Nevertheless based on the existing ePrivacy Directive and also based on the draft of the ePrivacy Regulation, customers will in almost all cases need to obtain valid consent for using the Cxense tag. There may be some exceptions to this rule with the coming ePrivacy regulation and we will provide information on how Cxense wants to make use of those exceptions once the final version of the ePrivacy regulation is known.


How do we obtain consent?

User consent must be explicitly requested, by the data controller, from individuals who must be informed about what kind of personal data processing they are asked to agree to in a transparent and honest manner.

Do we need to ask for consent in general or for every activity where we will use the data collected?

As the site owner, you are the data controller for data collected on your site. This includes the obligation to only process data on a proper legal basis - most likely by user consent. This applies to all personal data collection on your site - not just the Cxense tag, but any other instrumentation or advertising providers embedded on your site.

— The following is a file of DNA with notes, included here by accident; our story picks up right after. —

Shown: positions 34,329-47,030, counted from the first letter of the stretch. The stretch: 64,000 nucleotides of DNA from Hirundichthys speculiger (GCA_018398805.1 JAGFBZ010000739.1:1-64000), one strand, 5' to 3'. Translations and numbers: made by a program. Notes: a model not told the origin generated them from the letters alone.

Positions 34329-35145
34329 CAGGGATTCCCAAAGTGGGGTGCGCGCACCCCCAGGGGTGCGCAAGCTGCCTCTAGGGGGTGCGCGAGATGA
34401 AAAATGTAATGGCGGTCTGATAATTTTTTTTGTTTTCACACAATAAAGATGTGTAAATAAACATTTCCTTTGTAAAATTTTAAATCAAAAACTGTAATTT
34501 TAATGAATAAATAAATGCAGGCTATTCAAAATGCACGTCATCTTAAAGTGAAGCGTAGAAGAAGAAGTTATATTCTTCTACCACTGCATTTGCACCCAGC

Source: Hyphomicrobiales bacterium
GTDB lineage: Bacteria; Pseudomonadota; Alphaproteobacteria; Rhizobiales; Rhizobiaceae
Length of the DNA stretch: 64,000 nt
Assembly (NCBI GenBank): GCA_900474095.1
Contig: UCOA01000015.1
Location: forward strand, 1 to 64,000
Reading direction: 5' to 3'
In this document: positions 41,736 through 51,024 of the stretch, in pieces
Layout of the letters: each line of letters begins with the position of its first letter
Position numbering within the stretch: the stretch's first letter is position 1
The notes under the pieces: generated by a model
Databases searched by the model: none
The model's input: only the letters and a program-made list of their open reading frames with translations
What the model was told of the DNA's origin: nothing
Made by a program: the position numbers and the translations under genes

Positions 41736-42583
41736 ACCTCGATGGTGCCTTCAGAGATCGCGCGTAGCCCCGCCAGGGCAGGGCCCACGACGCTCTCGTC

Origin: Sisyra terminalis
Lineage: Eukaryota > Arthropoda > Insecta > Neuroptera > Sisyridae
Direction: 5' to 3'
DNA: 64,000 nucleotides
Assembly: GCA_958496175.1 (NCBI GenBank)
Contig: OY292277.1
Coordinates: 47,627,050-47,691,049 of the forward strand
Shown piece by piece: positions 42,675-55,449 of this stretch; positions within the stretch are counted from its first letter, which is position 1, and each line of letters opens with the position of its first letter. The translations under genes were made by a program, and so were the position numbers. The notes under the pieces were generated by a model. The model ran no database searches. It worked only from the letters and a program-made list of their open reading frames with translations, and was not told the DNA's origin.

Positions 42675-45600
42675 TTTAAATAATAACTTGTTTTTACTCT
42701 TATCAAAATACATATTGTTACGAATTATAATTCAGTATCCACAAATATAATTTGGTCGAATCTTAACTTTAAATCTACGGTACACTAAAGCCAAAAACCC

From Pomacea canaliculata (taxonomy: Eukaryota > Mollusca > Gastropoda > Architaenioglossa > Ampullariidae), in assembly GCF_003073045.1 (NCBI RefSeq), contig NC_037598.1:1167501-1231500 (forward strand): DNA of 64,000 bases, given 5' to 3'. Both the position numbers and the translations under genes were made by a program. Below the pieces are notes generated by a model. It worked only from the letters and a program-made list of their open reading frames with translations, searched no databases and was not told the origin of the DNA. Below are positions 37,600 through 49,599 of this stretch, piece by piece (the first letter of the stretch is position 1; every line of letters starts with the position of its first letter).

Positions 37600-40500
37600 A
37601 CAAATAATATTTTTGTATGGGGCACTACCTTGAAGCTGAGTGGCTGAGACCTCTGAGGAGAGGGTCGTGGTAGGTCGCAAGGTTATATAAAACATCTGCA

The request for consent should cover all processing activities performed by you and your data processors on your behalf.

Cxense will provide a template text for requesting consent in compliance with articles 6 and 7 in the GDPR but customers are obliged to check if the information in the consent template reflects the individual use of the Cxense tag by the customer.

How can our users access their user profiles and delete Cxense data?

Cxense will work with customers to fulfill the rights of individuals under the GDPR, and aim to offer APIs for customers to quickly and easily comply with Data Subjects’ requests.

It may be worth noting that in general the individual’s rights to control their data are not new under the GDPR.
How do we delete 1st party data that we have pushed into Cxense DMP?

Cxense APIs offer functionality for deleting 1st party data, and we will add additional API support for customers’ handling of Data Subject rights under the GDPR.

Infrastructure & Data Security